Walking the Post Road

Yale University, New Haven Connecticut

“This town has more advantages then (sic) any other in this Government as being a seaport, a great deal of Publick Bussiness transacted here as courts & the Sitting of the Counsell & Assembly And the great highroad that runs through North America and which divides about two miles to the Eastward as mentioned above as also the Colledge which Brings many people here from different parts of the Country.”

James Birket, Some Cursory Remarks, about New Haven, Connecticut, October 9, 1750.

Distance Walked in the Entry:  5.54 miles

Total Distance Walked in Connecticut: 85.97 miles

Total Distance Walked for this Project (from Boston): 256.5 miles

Distance Remaining to New York: 88 miles


  1. 1. Edward E. Atwater, editor, The History of the City of New Haven to the Present Time (New York: Munsell, 1887), particularly Chapters 21, 22, 23, 24, which discuss streets, bridges, travel and transportation, inns, post offices, etc.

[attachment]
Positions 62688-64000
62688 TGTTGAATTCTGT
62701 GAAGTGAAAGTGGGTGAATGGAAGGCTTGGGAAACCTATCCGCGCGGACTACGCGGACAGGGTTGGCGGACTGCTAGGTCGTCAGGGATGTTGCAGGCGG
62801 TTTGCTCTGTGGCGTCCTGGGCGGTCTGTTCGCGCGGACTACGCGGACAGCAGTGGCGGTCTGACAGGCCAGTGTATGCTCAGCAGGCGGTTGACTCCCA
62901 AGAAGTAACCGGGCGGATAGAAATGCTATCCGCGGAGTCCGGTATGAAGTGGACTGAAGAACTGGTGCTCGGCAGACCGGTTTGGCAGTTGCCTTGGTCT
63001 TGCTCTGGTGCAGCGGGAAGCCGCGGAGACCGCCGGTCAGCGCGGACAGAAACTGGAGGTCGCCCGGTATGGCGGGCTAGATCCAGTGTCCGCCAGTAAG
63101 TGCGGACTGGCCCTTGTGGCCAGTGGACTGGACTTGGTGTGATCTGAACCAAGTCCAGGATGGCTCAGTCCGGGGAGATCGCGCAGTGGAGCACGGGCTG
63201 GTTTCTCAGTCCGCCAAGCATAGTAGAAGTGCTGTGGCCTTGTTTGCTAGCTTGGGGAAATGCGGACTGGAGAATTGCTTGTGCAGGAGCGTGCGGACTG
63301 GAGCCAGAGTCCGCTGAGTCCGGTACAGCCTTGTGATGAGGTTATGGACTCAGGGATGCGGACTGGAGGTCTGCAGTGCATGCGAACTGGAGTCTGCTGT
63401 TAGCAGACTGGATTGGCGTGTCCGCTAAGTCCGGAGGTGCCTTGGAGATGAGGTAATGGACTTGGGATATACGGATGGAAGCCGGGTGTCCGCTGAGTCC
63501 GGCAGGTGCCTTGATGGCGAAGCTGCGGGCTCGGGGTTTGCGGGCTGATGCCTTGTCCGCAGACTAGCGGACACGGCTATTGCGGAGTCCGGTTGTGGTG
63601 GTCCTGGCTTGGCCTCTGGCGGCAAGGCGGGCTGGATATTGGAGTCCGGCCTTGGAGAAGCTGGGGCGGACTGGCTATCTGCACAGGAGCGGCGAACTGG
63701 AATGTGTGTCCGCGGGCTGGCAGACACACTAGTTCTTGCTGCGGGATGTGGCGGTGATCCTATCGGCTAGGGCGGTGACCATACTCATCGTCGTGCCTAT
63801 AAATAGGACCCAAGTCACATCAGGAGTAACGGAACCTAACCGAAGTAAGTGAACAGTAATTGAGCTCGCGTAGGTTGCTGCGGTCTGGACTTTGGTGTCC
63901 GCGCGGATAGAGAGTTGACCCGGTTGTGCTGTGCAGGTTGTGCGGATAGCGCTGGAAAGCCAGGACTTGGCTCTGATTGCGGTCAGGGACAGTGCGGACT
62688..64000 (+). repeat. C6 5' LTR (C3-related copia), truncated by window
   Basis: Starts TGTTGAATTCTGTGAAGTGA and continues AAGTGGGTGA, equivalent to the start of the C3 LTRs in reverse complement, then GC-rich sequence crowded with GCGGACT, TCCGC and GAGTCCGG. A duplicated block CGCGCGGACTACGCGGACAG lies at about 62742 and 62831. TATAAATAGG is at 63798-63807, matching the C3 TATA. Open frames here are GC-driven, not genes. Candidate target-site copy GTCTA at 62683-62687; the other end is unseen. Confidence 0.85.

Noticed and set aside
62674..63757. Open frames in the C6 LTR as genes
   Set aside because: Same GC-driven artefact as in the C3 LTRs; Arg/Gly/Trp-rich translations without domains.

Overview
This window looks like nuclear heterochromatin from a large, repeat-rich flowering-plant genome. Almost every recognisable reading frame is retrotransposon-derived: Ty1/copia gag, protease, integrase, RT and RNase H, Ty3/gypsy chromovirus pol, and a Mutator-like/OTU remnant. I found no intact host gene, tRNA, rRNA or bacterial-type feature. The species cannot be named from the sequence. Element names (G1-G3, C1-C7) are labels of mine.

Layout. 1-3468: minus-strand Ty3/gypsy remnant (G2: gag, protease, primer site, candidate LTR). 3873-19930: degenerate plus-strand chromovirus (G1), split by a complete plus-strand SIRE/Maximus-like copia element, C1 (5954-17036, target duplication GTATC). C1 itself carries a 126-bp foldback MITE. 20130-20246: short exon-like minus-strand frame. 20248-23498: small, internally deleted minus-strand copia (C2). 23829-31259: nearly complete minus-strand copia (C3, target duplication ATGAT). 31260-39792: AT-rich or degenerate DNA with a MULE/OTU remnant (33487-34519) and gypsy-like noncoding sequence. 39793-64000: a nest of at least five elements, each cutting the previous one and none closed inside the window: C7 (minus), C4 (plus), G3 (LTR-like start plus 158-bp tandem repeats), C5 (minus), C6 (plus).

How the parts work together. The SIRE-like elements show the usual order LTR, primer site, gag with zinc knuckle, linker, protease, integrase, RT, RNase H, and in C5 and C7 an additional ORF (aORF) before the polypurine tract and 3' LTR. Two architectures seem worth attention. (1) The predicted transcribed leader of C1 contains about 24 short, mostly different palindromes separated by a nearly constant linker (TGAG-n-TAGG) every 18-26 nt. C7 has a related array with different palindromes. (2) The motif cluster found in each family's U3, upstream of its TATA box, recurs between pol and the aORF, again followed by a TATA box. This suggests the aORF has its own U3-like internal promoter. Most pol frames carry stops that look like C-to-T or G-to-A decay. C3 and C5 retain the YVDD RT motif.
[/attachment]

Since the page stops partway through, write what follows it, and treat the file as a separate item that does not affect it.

2. 2.Hugh Finlay, Journal Kept by Hugh Finlay, Surveyor of the Post Roads of the Continent of North America, During his Survey of the Post Offices Between Falmouth and Casco Bay in the Province of Massachusetts Bay and Savannah in Georgia, Begun the 13th Septr 1773 and Ended 26th June 1774., edited by Frank Norton (New York: Frank H. Norton, 1867), 40.

  3. 3. Finlay, 39.

  4. 4.James Birket, Some Cursory Remarks, October 9, 1750, 35-6.

  5. 5.Alexander Hamilton, Itinerarium, Tuesday August 29, 1744, 165.

  6. 6.Ibid., 165 and note on page 248.

  7. 7.Rollin G. Osterweis, Three Centuries of New Haven, (New Haven: Yale, 1938), 70.

  8. 8.Sarah Knight, Diary of Madam Knight, 63-64.

  9. 9.I wish to acknowledge James W. Campbell of the New Haven Museum for his generous assistance and enthusiasm in helping me to find maps of New Haven, as well as for pointing me in the direction of helpful people at historical societies further down the road.